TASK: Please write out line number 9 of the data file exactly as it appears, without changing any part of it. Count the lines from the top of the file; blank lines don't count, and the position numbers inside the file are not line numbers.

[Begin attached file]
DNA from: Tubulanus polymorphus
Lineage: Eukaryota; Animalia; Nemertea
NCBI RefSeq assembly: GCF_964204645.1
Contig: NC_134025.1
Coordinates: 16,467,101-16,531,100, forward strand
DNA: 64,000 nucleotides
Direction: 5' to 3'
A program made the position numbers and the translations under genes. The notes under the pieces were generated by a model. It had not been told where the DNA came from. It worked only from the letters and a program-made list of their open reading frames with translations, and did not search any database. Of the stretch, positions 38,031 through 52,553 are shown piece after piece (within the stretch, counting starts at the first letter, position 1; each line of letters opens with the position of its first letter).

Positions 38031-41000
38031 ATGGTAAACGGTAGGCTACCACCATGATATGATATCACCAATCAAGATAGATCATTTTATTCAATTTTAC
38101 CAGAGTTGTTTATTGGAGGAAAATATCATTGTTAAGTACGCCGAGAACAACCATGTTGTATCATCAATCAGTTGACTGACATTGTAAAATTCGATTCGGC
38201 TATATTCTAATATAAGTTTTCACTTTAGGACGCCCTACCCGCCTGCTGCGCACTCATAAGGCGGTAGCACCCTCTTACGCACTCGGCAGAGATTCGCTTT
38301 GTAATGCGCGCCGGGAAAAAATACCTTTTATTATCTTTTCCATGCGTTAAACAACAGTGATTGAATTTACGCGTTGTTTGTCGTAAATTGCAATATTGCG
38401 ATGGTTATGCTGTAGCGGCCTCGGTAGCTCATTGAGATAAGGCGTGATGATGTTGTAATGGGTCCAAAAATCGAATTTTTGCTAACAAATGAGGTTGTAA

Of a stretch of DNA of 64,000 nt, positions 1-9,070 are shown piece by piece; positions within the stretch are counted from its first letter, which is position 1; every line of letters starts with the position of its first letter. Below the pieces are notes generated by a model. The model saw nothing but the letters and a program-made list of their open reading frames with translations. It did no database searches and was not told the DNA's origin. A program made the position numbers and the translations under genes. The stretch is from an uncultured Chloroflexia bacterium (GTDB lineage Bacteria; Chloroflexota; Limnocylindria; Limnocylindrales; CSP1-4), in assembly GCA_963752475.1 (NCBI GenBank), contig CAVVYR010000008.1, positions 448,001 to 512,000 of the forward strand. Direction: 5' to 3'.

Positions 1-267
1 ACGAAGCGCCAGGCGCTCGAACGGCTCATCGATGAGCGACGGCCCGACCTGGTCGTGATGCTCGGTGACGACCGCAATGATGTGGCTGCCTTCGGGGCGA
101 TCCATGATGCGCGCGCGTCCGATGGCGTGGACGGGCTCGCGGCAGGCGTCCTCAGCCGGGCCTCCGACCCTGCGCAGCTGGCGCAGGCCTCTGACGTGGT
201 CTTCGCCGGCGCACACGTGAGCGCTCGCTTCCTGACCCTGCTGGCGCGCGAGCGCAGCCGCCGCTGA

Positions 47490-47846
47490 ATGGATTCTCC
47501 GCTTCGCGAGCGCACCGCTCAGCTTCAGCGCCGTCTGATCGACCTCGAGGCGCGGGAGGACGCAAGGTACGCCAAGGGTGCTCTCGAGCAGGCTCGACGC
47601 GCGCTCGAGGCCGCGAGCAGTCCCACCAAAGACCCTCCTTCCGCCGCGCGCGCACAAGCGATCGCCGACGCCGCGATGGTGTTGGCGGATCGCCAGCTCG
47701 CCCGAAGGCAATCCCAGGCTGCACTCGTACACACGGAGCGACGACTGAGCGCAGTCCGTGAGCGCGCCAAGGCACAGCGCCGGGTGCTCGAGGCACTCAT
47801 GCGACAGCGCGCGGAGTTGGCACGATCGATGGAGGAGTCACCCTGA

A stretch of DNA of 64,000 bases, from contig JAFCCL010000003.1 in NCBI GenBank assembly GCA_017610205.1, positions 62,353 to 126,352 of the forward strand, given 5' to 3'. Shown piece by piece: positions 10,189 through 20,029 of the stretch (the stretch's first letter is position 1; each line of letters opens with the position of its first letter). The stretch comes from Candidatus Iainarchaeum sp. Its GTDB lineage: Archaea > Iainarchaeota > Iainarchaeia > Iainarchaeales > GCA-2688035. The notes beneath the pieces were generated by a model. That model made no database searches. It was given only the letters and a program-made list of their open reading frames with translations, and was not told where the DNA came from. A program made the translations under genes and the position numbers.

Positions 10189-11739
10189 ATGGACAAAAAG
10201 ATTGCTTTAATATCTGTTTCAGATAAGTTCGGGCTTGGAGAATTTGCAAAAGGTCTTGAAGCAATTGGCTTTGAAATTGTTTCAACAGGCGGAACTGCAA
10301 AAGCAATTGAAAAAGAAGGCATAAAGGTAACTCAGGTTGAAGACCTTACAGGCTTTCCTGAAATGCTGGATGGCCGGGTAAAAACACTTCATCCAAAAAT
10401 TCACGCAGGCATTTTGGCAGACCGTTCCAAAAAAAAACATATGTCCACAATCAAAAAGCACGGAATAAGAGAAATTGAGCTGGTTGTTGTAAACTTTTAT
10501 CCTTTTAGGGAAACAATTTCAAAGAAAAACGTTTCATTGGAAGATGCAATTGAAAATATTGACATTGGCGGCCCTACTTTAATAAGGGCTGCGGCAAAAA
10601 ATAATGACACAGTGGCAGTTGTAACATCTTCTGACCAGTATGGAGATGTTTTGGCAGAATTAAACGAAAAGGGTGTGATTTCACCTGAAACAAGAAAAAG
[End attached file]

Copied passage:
Positions 38031-41000